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Southwest Airlines Confronts Cal Women's Coach Over Infant Son

OAKLAND (CBS SF) -- California Women's head basketball Lindsay Gottlieb was confronted at the Denver airport by a Southwest Airlines employee who questioned her relationship to her infant bi-racial son before she could board a flight.

Gottlieb took to Twitter Sunday night to file a series of posts complaining about her treatment.

"I'm appalled that after approx 50 times flying with my 1-year-old son ticket counter personnel told me that I had to "prove" that he was my son despite having his passport," she tweeted in one post. "She said we have a different last name. My guess is because he has a different skin color."

Gottlieb gave birth to Jordan Peter Martin -- whose father is African-American -- on May 7, 2017. The little boy traveled often -- flying Southwest at times -- with the Cal basketball team this past season.

Cal women's basketball coach Lindsay Gottlieb and her family. (CBS)

The Cal coach tweeted that after showing the ticket personnel Jordan's passport -- she asked to see a Facebook post to further verify her parentage.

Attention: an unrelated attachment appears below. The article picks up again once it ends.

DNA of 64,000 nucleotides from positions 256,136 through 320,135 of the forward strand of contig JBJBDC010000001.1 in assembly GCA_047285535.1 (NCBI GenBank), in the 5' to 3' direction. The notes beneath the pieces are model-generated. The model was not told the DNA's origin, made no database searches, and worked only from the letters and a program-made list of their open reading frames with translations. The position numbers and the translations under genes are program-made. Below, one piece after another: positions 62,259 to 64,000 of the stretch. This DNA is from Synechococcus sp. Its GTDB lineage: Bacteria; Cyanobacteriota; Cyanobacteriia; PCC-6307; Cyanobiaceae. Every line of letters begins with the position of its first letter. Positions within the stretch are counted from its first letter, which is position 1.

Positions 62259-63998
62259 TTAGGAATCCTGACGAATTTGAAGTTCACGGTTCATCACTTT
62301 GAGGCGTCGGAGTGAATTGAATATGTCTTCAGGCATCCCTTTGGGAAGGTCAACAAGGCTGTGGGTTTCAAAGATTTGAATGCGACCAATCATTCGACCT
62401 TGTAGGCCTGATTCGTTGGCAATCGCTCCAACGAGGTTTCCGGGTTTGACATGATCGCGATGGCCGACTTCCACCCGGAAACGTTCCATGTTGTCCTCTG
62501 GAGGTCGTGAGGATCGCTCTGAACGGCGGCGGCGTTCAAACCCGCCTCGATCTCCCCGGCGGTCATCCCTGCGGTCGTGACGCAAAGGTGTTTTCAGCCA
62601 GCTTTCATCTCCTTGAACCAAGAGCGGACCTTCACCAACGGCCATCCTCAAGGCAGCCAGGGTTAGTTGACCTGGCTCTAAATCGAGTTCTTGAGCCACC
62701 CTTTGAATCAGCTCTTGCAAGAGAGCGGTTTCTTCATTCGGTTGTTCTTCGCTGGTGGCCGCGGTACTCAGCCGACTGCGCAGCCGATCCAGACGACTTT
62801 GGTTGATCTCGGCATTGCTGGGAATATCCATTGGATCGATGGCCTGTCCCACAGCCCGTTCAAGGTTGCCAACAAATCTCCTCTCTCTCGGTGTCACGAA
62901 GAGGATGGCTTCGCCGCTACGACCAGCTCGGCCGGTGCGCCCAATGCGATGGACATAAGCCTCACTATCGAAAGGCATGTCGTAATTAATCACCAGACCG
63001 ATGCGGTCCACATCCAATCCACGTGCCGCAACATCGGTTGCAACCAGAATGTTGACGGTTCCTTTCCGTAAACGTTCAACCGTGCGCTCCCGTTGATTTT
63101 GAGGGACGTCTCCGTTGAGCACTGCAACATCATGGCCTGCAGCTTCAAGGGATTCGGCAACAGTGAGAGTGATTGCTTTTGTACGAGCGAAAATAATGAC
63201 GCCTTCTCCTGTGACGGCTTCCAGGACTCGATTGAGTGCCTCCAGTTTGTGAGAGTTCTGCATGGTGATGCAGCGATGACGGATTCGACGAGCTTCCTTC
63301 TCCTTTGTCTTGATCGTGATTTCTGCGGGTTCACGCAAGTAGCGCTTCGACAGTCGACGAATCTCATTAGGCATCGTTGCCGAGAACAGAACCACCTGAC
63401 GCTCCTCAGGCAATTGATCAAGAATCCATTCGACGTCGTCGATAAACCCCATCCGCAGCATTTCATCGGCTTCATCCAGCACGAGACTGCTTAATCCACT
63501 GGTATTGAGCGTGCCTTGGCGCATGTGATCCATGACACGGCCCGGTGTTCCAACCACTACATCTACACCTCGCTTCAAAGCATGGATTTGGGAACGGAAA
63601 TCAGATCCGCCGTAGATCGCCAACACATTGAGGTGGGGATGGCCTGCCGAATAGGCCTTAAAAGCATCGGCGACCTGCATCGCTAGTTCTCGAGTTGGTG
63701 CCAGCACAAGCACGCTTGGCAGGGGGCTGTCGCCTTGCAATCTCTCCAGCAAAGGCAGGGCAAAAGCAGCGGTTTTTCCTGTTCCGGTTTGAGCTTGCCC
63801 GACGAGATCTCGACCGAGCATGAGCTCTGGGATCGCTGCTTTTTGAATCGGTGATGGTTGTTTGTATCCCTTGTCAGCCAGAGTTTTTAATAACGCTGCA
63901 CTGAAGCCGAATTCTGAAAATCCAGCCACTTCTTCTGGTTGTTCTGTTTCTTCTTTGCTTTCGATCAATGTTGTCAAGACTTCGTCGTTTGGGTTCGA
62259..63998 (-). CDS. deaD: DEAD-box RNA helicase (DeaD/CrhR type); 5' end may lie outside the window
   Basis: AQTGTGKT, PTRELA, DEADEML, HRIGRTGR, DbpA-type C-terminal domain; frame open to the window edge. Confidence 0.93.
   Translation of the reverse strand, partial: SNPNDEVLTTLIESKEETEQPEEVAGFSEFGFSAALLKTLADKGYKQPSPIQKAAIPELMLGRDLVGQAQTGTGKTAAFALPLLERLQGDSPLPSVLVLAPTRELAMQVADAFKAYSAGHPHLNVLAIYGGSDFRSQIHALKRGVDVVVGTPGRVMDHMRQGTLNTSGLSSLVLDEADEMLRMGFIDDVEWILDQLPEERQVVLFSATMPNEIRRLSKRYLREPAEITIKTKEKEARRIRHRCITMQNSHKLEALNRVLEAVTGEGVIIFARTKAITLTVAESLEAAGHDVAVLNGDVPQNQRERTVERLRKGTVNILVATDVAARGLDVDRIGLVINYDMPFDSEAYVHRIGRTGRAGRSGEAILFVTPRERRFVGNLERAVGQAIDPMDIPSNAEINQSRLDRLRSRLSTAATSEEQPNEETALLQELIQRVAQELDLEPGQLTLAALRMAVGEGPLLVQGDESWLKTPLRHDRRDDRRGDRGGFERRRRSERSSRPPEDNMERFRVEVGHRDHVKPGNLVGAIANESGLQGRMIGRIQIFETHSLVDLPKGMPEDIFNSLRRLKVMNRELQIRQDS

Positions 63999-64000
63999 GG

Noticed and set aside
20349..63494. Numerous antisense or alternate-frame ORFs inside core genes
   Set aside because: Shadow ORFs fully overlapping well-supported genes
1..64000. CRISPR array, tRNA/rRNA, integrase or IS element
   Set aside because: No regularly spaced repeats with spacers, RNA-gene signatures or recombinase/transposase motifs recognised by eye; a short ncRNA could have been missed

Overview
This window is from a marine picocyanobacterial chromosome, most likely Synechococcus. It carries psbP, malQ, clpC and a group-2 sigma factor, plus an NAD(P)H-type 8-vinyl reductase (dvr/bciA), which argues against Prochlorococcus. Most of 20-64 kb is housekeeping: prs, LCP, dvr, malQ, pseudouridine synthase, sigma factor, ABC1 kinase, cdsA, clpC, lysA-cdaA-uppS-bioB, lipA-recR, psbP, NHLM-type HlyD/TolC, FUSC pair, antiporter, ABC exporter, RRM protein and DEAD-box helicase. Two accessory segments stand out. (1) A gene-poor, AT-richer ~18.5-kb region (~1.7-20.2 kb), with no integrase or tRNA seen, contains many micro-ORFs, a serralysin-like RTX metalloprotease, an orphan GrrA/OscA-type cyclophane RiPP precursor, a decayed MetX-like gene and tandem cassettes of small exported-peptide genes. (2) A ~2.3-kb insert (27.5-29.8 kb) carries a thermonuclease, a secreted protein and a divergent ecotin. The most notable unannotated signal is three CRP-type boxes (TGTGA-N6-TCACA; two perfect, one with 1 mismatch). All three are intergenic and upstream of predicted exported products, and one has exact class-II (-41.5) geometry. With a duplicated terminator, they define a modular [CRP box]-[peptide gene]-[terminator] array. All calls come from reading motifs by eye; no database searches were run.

"She 1st asked for proof with a birth certificate," Gottlieb tweeted. "She then said it was a 'federal law' but asked me to prove I was the mother with a Facebook post. What?? The mother next to me said she's never been asked for proof diff last name...not shockingly, not mixed face family."

"I do feel like as a white female, with a position of privilege, and a platform where someone is going to listen, it is my responsibility to say, hey, this happened, this isn't okay," Gottlieb said in an interview with KPIX 5. "And maybe somewhere down the line, that helps my son, who is bi-racial and will be for his entire life."

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In a statement to KPIX 5, Southwest apologized and said it was launching an investigation into the incident.

"We're looking into this specific interaction, and we have engaged with the customer directly to address her concerns," the statement read. "Our employees are well regarded for their hospitality and we always strive for the best experience for anyone who entrusts us with their travel."

Gottlieb said she did not believe it reflected the attitude of the airline.

"I suspect it was just one insensitive employee," she said. "It hurt my feelings. It made me feel a little bit less than and it's not okay."

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